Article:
Did you know that clutter has a negative impact on your mental health? Clutter is anything in your home that you don’t need and doesn’t add aesthetic value either. Besides impeding your physical movement, clutter can also be disruptive to your thinking. This is why it’s important to learn how to Declutter Your Home.
Cluttered surroundings give untidy stimuli and contribute to stress. It saps your energy and time when you need to hunt for things you actually need among the clutter. Decluttering can relieve stress by giving a sense of control and accomplishment.
Decluttering is part of mental hygiene as much as physical hygiene. If you don’t know where and how to start, read on! Here’s the process to declutter your home.
Get in the Right Frame of Mind
It can be easier to start if you take a moment to imagine how good and relieved you’ll feel when you’re done. This is one of the helpful decluttering tips. Picture how a decluttered home will lessen the load on your mind and lighten your mood.
You’ll also be more confident to invite people into your home. Besides your individual life, your home will also be more conducive to your social life. It allows your home to reflect where you are now without the weight of old and unnecessary items.
Having these in mind can make decluttering not only easier, but it can also make it enjoyable. If you’re asking how to declutter your room or house, the first thing you need is motivation. You’ll need motivation and enthusiasm to sustain a methodical decluttering.
Start With an Area You’ll Be Most Pleased to Declutter
You might already have the right mindset to motivate you. Yet the amount of clutter can make it seem like a possible starting point is out of sight. If you’re in such a position, start with the area or room that’ll be most satisfying once it’s decluttered.
This could be your bedroom where you spend most of your downtime. It could be your home office where you spend most of your time working. It might also be the living room where you often have to entertain guests.
Get an empty box, put on some music you like, and start clearing away at random. Once you get your bearings and decluttering feels more doable, you can start designing a more methodical approach.
Set Decluttering Goals and a Timeline
Now it’s time to sustain that sense of relief and control you felt while clearing away at random. You need to consider what might be a large amount of clutter to sort through. Having specific goals will help you handle the frustrations and obstacles you’ll likely encounter.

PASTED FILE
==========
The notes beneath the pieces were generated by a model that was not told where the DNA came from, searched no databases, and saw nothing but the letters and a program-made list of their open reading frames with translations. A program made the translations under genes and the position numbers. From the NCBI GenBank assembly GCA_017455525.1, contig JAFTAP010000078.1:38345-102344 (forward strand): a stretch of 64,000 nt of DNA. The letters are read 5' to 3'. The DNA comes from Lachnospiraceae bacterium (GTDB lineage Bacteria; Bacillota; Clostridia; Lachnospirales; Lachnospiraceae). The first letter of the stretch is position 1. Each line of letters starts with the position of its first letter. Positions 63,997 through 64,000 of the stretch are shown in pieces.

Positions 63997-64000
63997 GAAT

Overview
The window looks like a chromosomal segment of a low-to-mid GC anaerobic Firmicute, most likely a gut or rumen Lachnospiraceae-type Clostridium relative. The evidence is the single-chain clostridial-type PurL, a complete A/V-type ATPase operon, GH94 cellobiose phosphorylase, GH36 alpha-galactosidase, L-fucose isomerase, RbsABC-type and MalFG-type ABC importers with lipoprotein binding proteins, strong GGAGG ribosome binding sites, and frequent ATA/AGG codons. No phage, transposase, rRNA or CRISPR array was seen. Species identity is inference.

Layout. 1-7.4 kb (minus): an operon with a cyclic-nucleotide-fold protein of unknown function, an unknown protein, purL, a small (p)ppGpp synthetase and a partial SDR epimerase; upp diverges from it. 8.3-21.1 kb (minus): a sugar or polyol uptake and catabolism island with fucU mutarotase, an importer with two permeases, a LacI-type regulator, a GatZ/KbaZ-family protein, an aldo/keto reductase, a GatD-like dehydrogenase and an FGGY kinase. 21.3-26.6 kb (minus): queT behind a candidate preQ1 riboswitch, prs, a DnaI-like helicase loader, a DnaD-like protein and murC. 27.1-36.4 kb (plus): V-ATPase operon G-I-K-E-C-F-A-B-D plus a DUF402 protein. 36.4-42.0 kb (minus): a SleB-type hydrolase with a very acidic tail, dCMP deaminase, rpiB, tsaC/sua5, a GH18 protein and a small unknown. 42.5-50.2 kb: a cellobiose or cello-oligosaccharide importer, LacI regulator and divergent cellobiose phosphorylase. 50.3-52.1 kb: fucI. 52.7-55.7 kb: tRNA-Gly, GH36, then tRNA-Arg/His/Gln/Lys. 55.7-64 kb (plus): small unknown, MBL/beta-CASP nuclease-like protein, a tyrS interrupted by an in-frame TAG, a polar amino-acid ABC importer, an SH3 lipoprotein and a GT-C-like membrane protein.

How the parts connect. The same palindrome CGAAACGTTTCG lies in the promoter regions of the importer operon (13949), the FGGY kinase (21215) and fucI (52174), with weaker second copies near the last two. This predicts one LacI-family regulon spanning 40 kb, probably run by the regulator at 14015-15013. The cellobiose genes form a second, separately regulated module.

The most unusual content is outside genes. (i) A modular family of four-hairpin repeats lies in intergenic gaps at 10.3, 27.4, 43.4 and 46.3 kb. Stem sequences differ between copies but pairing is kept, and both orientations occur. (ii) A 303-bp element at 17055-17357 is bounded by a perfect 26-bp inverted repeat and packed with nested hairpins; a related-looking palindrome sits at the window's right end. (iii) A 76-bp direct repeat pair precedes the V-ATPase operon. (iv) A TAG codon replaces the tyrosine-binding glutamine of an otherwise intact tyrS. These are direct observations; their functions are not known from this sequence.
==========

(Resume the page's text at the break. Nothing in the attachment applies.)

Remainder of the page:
Outline the amount of clutter you have. Write down or draw a map of the rooms you’ll need to sort through and clear.
Give these areas or rooms a grade based on the amount of clutter they have. This can help you prioritize your time. You can use a scale of 1-3, with the most cluttered rooms ranking a 3.
Once you have your declutter checklist, tackle each room or area one at a time. Set target completion times or dates for every stage of the cleanup. Remember to set attainable timelines.
Schedule work on particular areas where you expect decluttering to take longer. An example would be the basement or the garage. Do this so you don’t make abrupt stops in your flow and you’ll know how much time you have for each area.
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Your timeline will also depend on the size of the rooms or areas besides the amount of clutter. A more realistic or attainable timeline would be to tackle one room or area each weekend.
Have a Sorting System
You’ll need to create a system for sorting the items you find as you go through each room or area.
You can design your own or you can use the “three-box” method, a simpler variation of the”four-box” method. This method helps you make quick decisions for each item you find. It can help prevent you from lingering on decisions and end up with the same clutter you started with.
Get 3 boxes or containers and label each with “Keep”, “Toss”, and “Store”.
As you go through the items, put those that are useful in your daily life in the “Keep” box. Empty this box after completing each room and put the items in organized places.
Put the items that you don’t have any use for in the “Toss” box. After completing a space, empty this box too and decide which items you’ll donate and which will go to the trash.
For seasonal items or those with sentimental value, put them in the “Store” box. Label each container or put an inventory sheet on top. Stack them in a proper storage area.
What to do with the Clutter
Now that you know the formula for how to declutter your home, there are some options for the items in your “Toss” box.
For items still in good condition, you can donate them. This can be reassuring knowing that these items will find use in other homes with people who need them.
You can donate clothes and household items to local charities. Remember to check their guidelines for accepted items.
Glass, plastics, and paper can be up for recycling. If your neighborhood has a recycling bin, put the recyclable items in. If not, bag them and take them to the nearest recycling drop-off point.
If you’re up for it, you can also hold a garage sale. This way you can make money out of your cleared clutter.
If most of your clutter is already trash, you can rent a dumpster instead. This is a stress-free and affordable option if you have a lot to throw away. Check out Discount Dumpster’s dumpster rental.
Now That You Know How to Declutter Your Home, Clear Away!
Clutter can have a negative effect on your well-being. It can drain your energy and increase your stress. Now that you know how to declutter your home, clear as much clutter away as you can.
Want to know more tips about clearing your home of clutter? Read our other guides here.